I don’t know, I think the bottom line is that people to listen to their horse. If the horse is sound and healthy barefoot, then rock on.

4 Likes

So after a week, he has gotten much more comfortable! He is moving around in the field and eating just fine, doesn’t look like he is hurting at all.
I don’t know if we will be able to keep him barefoot, but for now, it was the solution to him trying to kill the farrier, his wife, and me. He went berserk when he tried to nail the first nail and we decided to leave them off and see what happens over the course of a couple of weeks.
I still think I will have the vet out to take a look at him at the beginning of the month. We may do some films just to see if there is something we need to do for him. If I cannot leave him barefoot we may end up doing some glue on or other options that don’t require nails.
I read a couple of old posts about horses that couldn’t tolerate shoeing for different reasons. I don’t think he ever did this before, but I only owned him a few weeks before I moved him and I never saw him getting shod.
He has been absolutely a pita about picking up his left front when I try to pick his feet, even before I took the shoes off, so there may be some underlying thing going on that the vet will need to look at.

I would also highly recommend this product. My girl has always been barefoot but this fall she was sensitive with the suddenly frozen ground and I used this stuff. One day she was striding short and the next she was back to her normal self and comfy on her feet. It’s not nearly the protection of a good set of boots but for a little sensitivity it’s magic.

1 Like

Utter Majikal BS here.

Sorry. Horses aren’t majikal.

Lots of horses are stoic and will adapt to pain - a lot of owners don’t even realize their horses are lame…

6 Likes

Yeah, the people I bought him from are that way. I rode him once and he was lame as shit. No one cared, he was climbing over rocks the size of my head to his pasture on a hill. They also put recycled asphalt down on the path up to his pasture. His feet were constantly wet. They wanted to sell him because he refused to work. I wonder why?:no:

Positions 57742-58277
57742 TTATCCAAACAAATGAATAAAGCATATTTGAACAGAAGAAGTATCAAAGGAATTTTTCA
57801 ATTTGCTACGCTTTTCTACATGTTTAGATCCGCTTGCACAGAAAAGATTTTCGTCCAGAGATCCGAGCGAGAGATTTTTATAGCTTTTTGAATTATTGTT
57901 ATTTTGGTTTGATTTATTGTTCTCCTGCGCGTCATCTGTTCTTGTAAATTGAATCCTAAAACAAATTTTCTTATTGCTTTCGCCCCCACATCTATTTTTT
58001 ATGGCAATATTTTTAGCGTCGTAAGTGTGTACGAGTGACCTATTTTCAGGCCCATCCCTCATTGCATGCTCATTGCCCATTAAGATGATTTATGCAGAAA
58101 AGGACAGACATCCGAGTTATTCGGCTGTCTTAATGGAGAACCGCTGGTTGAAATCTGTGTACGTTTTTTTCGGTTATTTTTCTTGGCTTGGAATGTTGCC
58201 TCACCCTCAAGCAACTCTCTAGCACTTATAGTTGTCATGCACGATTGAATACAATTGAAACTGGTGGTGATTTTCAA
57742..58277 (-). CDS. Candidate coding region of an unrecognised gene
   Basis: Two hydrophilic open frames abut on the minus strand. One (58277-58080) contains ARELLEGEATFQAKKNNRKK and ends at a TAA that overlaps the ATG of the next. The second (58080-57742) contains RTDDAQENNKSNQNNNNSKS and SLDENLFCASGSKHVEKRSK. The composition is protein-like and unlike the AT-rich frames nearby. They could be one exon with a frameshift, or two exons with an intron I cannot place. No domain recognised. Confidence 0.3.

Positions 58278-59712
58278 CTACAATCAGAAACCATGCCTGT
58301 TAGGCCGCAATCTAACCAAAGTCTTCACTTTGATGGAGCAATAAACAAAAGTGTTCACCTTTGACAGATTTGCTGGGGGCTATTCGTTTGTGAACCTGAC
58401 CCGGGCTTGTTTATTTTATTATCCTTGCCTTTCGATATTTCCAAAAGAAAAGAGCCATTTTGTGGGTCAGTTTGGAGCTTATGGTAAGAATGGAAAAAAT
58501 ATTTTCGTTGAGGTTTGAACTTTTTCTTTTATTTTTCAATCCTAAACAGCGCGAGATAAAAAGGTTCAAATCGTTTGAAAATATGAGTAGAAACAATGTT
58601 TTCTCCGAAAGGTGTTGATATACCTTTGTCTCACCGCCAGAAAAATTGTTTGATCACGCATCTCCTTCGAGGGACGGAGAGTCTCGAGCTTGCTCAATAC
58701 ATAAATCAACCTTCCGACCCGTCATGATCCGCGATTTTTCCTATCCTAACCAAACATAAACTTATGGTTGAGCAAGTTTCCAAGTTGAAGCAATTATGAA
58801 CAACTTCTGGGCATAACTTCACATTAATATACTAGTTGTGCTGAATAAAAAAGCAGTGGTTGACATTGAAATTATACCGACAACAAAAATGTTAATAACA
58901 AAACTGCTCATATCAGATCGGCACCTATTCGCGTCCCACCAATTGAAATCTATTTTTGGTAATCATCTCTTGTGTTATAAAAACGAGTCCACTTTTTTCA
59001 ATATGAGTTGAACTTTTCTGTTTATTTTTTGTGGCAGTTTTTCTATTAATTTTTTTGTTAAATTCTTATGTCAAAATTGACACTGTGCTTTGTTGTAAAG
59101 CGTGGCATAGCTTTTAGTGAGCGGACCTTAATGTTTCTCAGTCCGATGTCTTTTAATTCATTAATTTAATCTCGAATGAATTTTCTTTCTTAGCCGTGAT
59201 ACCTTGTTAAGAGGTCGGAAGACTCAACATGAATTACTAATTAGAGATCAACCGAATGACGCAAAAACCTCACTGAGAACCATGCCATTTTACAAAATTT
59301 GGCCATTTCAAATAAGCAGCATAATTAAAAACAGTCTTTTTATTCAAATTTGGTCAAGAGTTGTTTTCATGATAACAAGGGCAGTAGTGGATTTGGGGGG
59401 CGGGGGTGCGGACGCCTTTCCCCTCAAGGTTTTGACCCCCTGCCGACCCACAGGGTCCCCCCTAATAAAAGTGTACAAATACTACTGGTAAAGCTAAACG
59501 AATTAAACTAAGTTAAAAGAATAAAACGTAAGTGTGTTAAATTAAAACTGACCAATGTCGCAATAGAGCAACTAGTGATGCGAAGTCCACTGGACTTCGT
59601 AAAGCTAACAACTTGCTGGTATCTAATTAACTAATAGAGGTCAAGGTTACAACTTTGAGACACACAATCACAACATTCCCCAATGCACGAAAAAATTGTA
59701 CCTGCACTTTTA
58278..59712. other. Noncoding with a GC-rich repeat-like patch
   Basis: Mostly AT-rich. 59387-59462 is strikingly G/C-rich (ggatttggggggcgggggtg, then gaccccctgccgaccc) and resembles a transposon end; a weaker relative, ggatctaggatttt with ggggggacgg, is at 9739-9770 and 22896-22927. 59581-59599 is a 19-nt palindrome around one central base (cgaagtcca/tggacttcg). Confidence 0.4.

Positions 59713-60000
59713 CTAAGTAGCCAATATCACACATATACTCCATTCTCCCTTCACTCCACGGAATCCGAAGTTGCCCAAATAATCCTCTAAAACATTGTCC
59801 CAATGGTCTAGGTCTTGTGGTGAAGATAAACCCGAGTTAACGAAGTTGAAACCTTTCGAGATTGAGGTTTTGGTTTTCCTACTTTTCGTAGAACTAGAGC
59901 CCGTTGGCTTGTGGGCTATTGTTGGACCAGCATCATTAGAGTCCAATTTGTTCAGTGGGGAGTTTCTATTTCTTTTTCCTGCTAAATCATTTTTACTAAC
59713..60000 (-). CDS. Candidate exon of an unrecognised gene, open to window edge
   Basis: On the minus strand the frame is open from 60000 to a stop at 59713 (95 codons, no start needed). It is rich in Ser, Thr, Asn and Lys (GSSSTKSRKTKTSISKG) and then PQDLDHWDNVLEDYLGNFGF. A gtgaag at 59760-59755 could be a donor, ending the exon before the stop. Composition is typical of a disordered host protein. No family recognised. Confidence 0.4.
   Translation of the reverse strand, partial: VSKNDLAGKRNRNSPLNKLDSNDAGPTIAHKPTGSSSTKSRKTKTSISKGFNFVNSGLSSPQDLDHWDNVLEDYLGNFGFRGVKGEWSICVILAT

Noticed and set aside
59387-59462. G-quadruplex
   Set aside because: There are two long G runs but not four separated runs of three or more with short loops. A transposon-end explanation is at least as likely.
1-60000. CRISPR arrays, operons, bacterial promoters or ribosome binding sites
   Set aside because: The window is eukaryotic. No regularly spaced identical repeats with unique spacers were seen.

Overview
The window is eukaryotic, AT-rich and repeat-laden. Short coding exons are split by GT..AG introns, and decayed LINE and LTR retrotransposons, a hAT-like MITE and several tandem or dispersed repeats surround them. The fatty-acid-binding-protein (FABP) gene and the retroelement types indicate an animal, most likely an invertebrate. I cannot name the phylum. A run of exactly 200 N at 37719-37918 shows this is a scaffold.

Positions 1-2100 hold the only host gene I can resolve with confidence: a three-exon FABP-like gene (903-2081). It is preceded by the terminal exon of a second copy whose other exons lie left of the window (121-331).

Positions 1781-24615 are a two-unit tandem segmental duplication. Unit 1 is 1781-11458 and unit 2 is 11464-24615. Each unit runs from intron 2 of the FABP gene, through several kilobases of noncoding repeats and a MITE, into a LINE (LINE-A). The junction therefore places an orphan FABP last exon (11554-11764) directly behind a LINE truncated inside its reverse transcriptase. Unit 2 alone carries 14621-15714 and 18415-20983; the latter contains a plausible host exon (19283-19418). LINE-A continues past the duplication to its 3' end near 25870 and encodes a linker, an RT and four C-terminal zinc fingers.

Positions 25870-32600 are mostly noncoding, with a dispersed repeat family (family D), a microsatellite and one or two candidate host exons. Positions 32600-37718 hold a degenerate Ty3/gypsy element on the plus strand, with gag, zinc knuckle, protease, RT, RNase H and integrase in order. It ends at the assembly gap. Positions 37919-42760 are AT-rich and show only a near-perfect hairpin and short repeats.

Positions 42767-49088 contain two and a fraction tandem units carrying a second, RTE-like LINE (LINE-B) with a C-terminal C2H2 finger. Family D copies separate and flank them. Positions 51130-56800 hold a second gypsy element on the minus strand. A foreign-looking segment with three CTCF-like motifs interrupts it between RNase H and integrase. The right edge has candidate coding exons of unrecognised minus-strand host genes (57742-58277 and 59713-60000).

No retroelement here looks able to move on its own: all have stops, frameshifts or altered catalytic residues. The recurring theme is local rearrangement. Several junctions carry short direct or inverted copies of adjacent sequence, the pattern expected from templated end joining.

Like you said, you really need to have this horse checked by a vet.

He was lame when you got it, it’s still lame now.
It has trouble being shod - and even resist hoof picking.
Something is going on more than just thin sole.

Arthritis, other joint degenerative disease, tendons or damaged ligaments… all these could cause reactions when the leg is bent or the hoof hammered.

You really shouldn’ t ride it until this problem is resolved by a vet.

4 Likes

I agree but, No one is as blind as those who are unwilling to see.

I’ve had 5 horses over my riding career. 3 did fine with front shoes only. 2 horses had great hooves and were barefoot. One was a 3rd level horse and the other was PSG. I always had the input of my vet and farrier before making any decisions re: hoof/shoe care. I also was flexible in case any changes needed to be made. Just because a horse starts off barefoot may not mean he can remain so his entire riding career and vice versa!

None of my horses are shod. The mare i am taking dressage lessons with was once diagnosed as having thin soles. (radiograph at MIZZOU). This was in her first 6 months of having arrived here. Now, two years later, according to my farrier, her soles are like iron. We (farrier and i) attribute their good feet to the terrain. Ground is turf but every day they will cross rocky creeks and the rocky shore on each side.

My 16 year old Danish Warmblood is barefoot. Always has been, and is sound as could be. The first horse I have owner in my life that is barefoot.

1 Like

My 18 year old GP Westfalen gelding was shod all around until he was 16! He’s been barefoot since then and goes MUCH better.